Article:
There are four figures of syllogism :

(i) First Figure :- In the first figure, the middle term is the subject in the major premise and predicate in the minor premise.

(ii) Second Figure :- In the second figure, the middle term is the predicate in both the premises.

(iii) Third Figure :- In the third figure, the middle term is the subject in both the premises.

(iv) Fourth Figure :- In the fourth figure, the middle term is the predicate in the major premise and subject in the minor premise.

**(b) Copula.**

Ans : A proposition consists of three parts, viz, two terms and the sign of relation between these two terms. This sign of relation between

the subject term and the predicate term is known as the copula, The copula is sign of affirmation or denial. In the proposition “Man is mortal’, the subject term is ‘man’, the predicate term is *mortal’, while ‘is’ stands as the sign of relation constituted the copula. The copula may be affirmative or negative. But it should be in the present tense of the verb to be.

**(c) Mood.**

Ans : Mood has been defined as the form of syllogism, as determined by the quality and the quantity of the constituent premises. As there are four kinds of propositions and every syllogism has two premises. So, we have sixteen moods in each figure. There are all together four figures – so we have 16×4 =64 possible moods. Again, if we take the conclusion with the premises, then there are three propositions and therefore each of the 64 combinations have four forms. Thus is all the four figures, there are 64 02154 = 256 moods. But all of these moods are not valid. Only those combinations which yield valid conclusions are valid moods. In this sense, only 19 moods are valid.

**(d) Middle term.**

Ans : The term which occurs in both the premises, but does not occur in the conclusion, is called the Middle term. The Middle terms occurs in both the premises and the common element between them. The conclusion seeks to establish a relation between the major term and the minor term.

The middle term performs the function of an intermediary, a person who, as it were, is known to both these strangers, and brings about an introduction between these strangers. Thus in the major premise, the major terms is compared with the middle term, and in the way. ultimately in the conclusion a relation is established between the major term and the minor term. The middle term is a mediating term by which we pass from premises to conclusion.

**(e) Material obversion.**

Ans : Bain describes a process of inference, which is known as Material obversion. It is a process in which, “there are obverse inferences justified only on an examination of the matter of the proposition.” For example ;

Knowledge is good

Ignorance is bad.

Bain recognises that these inference are entirely different from the formal inference of obversion. None of the rules of obversion has been followed, here. In obversion, the subject of the obverse is the same as the subject of the given proposition, but in material obversion they are contraries. In obversion, the predicate of the obverse is the contradictory of the predicate of the obvertend, whereas, in material obversion the predicates are also contraries. Again, is material obversion the quality is the same, but is obversion the quality of the conclusion is the opposite of the quality of the given proposition. These inferences are not formal inferences, but material inferences based on experience and knowledge and so it is outside the scope of Deductive Logic.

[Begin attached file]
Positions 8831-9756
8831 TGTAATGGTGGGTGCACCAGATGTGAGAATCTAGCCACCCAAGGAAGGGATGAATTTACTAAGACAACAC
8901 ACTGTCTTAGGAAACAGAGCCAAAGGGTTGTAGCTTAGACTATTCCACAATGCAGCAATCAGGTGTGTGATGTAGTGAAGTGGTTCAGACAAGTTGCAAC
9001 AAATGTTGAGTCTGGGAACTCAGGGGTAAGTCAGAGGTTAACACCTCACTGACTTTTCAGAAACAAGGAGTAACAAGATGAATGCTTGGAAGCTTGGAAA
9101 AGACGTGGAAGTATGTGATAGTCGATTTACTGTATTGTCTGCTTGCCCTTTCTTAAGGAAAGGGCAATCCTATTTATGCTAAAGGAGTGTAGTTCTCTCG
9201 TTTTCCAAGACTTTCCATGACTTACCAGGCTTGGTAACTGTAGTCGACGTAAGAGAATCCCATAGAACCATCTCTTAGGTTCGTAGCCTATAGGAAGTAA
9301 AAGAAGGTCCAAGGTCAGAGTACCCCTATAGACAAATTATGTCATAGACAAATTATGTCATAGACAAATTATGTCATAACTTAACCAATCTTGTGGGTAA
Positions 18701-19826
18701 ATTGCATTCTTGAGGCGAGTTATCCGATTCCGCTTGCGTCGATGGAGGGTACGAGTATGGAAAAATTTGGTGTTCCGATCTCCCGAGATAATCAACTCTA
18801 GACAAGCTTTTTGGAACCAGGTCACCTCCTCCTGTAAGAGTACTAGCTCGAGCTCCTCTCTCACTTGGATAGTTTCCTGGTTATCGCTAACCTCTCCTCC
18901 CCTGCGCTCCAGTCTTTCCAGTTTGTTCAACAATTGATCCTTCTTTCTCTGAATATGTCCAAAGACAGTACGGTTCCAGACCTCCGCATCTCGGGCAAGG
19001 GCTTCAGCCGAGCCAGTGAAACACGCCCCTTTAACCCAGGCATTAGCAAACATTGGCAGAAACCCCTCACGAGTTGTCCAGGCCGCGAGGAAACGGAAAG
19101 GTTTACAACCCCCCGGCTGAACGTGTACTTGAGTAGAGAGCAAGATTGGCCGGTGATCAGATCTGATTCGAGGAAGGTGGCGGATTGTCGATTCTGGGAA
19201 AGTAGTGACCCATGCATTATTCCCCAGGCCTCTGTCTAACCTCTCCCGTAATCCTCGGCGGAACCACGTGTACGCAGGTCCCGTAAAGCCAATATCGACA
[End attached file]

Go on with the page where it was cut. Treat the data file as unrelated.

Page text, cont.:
**(f) Fallacy of four terms.**

Ans : According to the General Rule of Categorical Syllogism- every syllogism must contain three, and only three terms.’ So, we see that a syllogism consists of three terms- the major term; the minor terms and the middle term, each of which occurs twice. A violation of this rule gives rise to an error of fallacy known as the fallacy of four terms.

**(g) Structure of a syllogism.**

Ans : A syllogism consists of three proposition, viz, two given propositions and the proposition which is inferred from the given propositions. The inferred proposition is called the conclusion and the two given propositions from which the conclusion is drawn are called the premises.

Each proposition consists of two terms. Therefore, a syllogism consists of three propositions should consist of six terms. But find that a syllogism consists of three terms, each of which occur twice.

The predicate of the conclusion is called the Major Term, the subject of the conclusion is called the Minor Term and that ter which occurs in both the premises, but does not occur in the conclusion is called the Middle term

The Middle term occurs in both the premises and in the common element between them. The conclusion seeks to establish a relation between the major term and the minor terrì. In the major premise, 7. the major term is compared with the middle term and in the minor premise, the minor term is compared with the middle term and A thereby in the conclusion a relation is established between the major and the minor term.

For example :

All men are mortal

All kings are men

∴ All kings are mortal.

The term “mortal’ is the major term, the term “kings’ is the minor term and the term ‘men’ is the middle term. The first premise ‘All men are mortal is the major premise, the second premise, ‘All kings are men’ is the minor premise. And the last proposition All kings are mortal’ is the conclusion.

The symbol M stands for the Middle term, S stands for the Minor term, and P stands for the Major term.

**(h) Conversion by negation.**

Ans : According to the rule ‘O’ proposition can not be converted. Some lovicians seek to convert an ‘O’ proposition, by a process of conversion by negation. They first of all reduce the ‘0’ proposition to an T proposition, by transferring the sign of negation to the predicate and then convert it. Thus –

Some S is not P.(O)

∴ Some S is not, P.(I)

∴ Some not-P is S. (I)

But the form of argument cannot be called conversion at all. Because, the conclusion is different from that of the given proposition. Again, the subject of the conclusion is not the predicate of the premise, but its contradictory.

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subramanianmphil@gmail.comIn science inference is one of the ways of knowing the truth, Logic must be made as one of the core or compelsory subjects for science students

subramanian.RLogic should be included as a core or compelsary subject for our science stydents